Who's Picked Off Brady This Year? Not Many | NECN

Who's Picked Off Brady This Year? Not Many

The four-time Super Bowl champion was intercepted only twice in 2016. With his 28 touchdown passes, that's the best ratio in NFL history

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    NEWSLETTERS

    Who's Picked Off Brady This Year? Not Many
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    CLEVELAND, OH - OCTOBER 09: Tom Brady #12 of the New England Patriots warms up before the game against the Cleveland Browns at FirstEnergy Stadium on October 9, 2016 in Cleveland, Ohio. (Photo by Joe Robbins/Getty Images)

    Let's look at the really bad throws Tom Brady made this year. 

    It shouldn't take that long. 

    The four-time Super Bowl champion was intercepted only twice in 2016. With his 28 touchdown passes, that's the best ratio in NFL history. 

    That makes Brady one of the favorites to be the leaugue's Most Valuable Player for a third time - even though he missed four games while serving his "Deflategate" suspension. 

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    But nobody's perfect. 

    So The Associated Press talked to the two opponents who caught Brady napping this season, Seattle's DeShawn Shead and Baltimore's Eric Weddle, about being in such an exclusive group: 

    HOW DID IT HAPPEN 

    The Patriots had thrown the ball an NFL record 258 times without an interception this season - that's between Brady and Deflategate subs Jimmy Garoppolo and Jacoby Brissett - before Brady took a first-down snap at his own 36 in the second quarter of New England's Nov. 13 game against the Seahawks. He scrambled right and then left to avoid the pass rush before heaving the ball long. 

    Shead cut in front of receiver Malcolm Mitchell and just waited for the ball to come down. 

    "I remember that play," Shead said this week. "I know they extended that play. I actually kind of got stumbled up on the play with the receiver on the outside and then I finally got my balance back on and I turned around and looked up and see the receiver running, but then I see Tom throw the ball kind of away from the receiver. So I turned around and adjusted to the ball and went up and grabbed it." 

    Four weeks later, with the Ravens in town, Brady danced in the pocket on a third-and-goal at the 2, pump faked, and then forced the ball toward Chris Hogan, who was double-covered in the left side of the end zone. 

    "We were in man and I was freed up, kind of showing on the edge to discourage the run,'' Weddle said. "He dropped back and I'm just looking to help. The receiver kind of did an in (pattern), and when he pivoted back out, I kind of peeked and saw. So I burst that way and he kind of just threw it up. He got hit and forced it up, and I was there."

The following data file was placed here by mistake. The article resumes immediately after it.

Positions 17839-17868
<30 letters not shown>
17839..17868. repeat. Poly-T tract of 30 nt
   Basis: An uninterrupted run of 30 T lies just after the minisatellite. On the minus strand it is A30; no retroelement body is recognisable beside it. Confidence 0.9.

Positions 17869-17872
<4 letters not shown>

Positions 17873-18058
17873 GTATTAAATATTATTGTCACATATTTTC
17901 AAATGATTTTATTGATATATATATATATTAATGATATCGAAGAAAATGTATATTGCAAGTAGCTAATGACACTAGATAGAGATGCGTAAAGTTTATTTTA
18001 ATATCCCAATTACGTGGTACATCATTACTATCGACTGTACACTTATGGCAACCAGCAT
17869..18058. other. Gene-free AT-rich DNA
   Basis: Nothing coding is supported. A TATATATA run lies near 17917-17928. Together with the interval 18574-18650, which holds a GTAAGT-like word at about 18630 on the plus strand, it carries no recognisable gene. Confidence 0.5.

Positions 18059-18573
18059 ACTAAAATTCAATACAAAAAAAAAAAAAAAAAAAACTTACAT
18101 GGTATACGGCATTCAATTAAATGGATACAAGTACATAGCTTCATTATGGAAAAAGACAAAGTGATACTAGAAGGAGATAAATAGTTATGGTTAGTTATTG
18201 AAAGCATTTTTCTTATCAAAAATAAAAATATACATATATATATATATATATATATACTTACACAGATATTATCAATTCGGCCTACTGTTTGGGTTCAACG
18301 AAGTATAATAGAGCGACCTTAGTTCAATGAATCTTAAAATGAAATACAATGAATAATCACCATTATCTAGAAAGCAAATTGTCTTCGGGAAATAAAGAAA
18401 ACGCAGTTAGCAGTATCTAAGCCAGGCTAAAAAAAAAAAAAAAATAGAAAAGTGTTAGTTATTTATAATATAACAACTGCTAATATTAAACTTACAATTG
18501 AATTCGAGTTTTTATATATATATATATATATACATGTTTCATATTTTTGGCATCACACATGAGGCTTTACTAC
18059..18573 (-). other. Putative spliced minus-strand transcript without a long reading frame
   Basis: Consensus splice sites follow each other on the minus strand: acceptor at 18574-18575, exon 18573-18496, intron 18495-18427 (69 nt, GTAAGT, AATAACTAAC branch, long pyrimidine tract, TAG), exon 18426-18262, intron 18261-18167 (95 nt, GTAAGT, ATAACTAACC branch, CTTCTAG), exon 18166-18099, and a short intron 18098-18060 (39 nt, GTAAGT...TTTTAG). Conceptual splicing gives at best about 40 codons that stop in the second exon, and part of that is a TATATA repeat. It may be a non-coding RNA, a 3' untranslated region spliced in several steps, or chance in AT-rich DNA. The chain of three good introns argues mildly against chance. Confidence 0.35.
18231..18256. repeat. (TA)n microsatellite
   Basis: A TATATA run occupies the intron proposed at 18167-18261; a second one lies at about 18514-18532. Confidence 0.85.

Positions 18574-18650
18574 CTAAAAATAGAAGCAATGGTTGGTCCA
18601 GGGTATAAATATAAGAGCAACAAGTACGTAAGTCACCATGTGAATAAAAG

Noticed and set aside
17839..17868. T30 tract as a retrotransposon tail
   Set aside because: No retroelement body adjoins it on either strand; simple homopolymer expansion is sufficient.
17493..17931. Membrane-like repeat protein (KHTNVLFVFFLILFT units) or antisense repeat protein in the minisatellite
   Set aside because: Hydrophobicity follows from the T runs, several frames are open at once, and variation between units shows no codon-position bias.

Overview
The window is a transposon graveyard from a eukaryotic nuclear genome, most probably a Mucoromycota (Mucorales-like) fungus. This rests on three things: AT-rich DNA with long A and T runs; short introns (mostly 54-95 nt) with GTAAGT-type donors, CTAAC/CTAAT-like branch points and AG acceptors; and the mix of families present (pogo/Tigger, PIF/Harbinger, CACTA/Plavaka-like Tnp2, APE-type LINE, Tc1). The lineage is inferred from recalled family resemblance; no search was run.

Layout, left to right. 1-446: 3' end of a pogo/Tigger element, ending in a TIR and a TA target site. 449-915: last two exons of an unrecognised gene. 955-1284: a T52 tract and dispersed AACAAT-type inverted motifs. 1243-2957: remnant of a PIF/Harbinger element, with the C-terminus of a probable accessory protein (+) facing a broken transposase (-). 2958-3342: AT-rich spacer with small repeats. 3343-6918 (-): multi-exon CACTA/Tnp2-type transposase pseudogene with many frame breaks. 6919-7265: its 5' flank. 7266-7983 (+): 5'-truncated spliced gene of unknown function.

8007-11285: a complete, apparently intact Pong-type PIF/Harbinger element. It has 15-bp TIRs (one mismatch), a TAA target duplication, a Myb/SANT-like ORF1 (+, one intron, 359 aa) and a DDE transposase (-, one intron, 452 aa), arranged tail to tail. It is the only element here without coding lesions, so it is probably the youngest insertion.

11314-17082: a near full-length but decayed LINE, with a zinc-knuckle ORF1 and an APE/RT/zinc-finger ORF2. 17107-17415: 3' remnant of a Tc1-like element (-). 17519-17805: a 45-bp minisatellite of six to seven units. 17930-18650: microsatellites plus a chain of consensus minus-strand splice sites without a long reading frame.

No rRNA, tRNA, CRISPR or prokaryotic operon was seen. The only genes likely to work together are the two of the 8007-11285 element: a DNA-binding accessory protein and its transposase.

WHAT THEY HAD IN COMMON 

    Both were dumb throws, as Brady admits. 

    Brady had eluded the rush and had space to throw it away against Seattle. Against Baltimore, he would have been better eating the ball and turning it over to kicker Stephen Gostkowski for a short field goal attempt. 

    "Those two that I threw, I wish I wouldn't have thrown those," Brady said this week as New England enjoyed a bye in the first round of the AFC playoffs. "You're just trying to make good decisions back there with the ball." 

    But neither was especially costly. 

    The Seahawks went five-and-out and punted the ball; the Patriots went 81 yards on the next drive for a touchdown. The Ravens, who were already trailing 16-0, also failed to score off Brady's turnover. 

    WHAT WAS DIFFERENT 

    Shead's came on first down on a long pass between the 30-yard lines. Weddle's was on a short pass in the end zone, costing New England a chance at a short field goal. 

    Most important: the Seahawks won their game, beating New England 31-24. The Ravens lost 30-23. 

    "It was a turnover for our team,'' Shead said. "It was an opportunity to help win the game, and we ended up winning the game." 

    In his fifth year in the league - his first as a full-time starter - Shead has one other interception, picking off Arizona backup Drew Stanton in garbage time of the 2015 regular-season finale. This one was a victory in a rematch of the 2015 Super Bowl. 

    "It definitely means a lot to me," he said. 

    ONE TO REMEMBER 

    The fact that it was Brady didn't hurt, either. 

    "To have the opportunity to get an interception from the best quarterback to arguably play this game, I take a lot of pride in that," Shead said. 

    But he has some advice for defensive backs facing Brady in the playoffs: "Don't go looking for interceptions." 

    "You just play your coverage and be on your man and play great technique and the ball will come to you," he said. "There's no specific instruction of trying to intercept Tom Brady, or any quarterback, in general. But when you have your opportunity and are in position, look for the ball." 

    And, if it comes to you, enjoy it. 

    "I've been trying to get him my whole career," said Weddle, who has 23 interceptions over 10 NFL seasons. "So it's one important memory, that's for sure." 

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